Rule #2 – Do not touch or take anything that does not belong to you.
Aunty Veronica elaborated on this rule by saying that respect and reciprocity are fundamental principles in Butchulla lore. “We understand that every element of Country (land, sea and sky] from the tiniest grain of sand to the tallest tree has its place and purpose. Our lore guides us to take only what we need and to do so respectfully, seeking permission and acknowledging the custodianship of others.”
Rule #3 – If you have plenty, you must share
We believe that abundance is to be shared, not hoarded. Whether it’s food, resources or knowledge, our law teaches us that our way forward must not be ego-focused but spirit-centred, which means actively extending helping hands to those in need.
This session was chaired by Sue Sargent, the current chairperson of FINIA, an organisation dedicated to maintaining the natural integrity of K’gari and the World Heritage Advisory Panel.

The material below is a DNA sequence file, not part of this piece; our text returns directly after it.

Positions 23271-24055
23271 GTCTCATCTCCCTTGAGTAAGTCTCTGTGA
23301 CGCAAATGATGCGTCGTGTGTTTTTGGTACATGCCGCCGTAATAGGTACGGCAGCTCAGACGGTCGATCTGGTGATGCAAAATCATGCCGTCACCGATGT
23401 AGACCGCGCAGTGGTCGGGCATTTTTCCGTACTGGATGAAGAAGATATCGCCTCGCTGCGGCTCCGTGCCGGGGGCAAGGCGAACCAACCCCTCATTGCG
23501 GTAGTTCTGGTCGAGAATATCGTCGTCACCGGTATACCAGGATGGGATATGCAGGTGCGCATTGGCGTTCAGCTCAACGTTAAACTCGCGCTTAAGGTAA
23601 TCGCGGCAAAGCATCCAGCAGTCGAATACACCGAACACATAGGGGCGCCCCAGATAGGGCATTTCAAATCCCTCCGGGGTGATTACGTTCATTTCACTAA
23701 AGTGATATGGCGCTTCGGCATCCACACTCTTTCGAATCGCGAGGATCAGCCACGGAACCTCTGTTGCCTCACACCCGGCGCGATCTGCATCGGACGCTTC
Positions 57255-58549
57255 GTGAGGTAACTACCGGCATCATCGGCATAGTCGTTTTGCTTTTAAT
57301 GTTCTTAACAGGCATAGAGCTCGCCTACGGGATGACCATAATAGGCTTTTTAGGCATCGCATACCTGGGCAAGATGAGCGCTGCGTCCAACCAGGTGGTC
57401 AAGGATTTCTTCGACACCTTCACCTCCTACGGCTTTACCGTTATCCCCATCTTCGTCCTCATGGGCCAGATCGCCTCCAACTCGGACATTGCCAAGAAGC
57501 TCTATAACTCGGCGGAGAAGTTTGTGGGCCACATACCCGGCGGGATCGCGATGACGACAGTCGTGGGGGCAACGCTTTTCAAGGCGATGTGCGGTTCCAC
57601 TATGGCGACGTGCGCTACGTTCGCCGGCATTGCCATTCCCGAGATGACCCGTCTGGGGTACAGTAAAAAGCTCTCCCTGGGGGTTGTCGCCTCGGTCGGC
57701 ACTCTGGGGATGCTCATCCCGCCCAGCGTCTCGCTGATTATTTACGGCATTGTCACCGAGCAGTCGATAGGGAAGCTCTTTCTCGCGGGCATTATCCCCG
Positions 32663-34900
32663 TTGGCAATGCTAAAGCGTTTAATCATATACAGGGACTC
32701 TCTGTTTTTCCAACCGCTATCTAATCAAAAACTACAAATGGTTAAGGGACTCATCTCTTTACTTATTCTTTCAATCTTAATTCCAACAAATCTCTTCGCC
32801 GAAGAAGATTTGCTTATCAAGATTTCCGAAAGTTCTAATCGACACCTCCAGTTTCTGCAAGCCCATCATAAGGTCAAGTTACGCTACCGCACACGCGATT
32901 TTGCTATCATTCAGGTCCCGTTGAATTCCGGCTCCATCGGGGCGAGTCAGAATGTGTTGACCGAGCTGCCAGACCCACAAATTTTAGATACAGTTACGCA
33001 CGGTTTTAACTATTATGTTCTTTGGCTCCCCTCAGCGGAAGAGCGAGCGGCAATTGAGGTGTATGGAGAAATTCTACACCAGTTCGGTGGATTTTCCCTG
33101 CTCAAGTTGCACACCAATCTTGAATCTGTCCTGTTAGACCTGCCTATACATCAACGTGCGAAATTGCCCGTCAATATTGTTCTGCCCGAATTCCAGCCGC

After lunch, there were presentations by students from the University of the Sunshine Coast (UniSC). Hannah Maloney has been collaborating with BNTAC and Australia Zoo to explore the waters of K’gari, looking for potential important aggregation sites for manta rays. Caitlin Smith has been working on Sea turtle health assessments and ecotoxicology. Dedicated volunteers Don and Lesley Bradley presented reports on their work with turtles and shore birds.
Next came time for the participants to join together in in groups to discuss issues. With large sheets of butcher’s paper and felt pens, we recorded group discussions: One topic was the newly released Marine Park zoning plan. Another was the issue of the loss of seagrass in Korrawinga. The main concern here was to reduce sediment during flood events, which coats the seagrass and prevents it from photosynthesising. The sheets from each table were collected and collated by the organisers.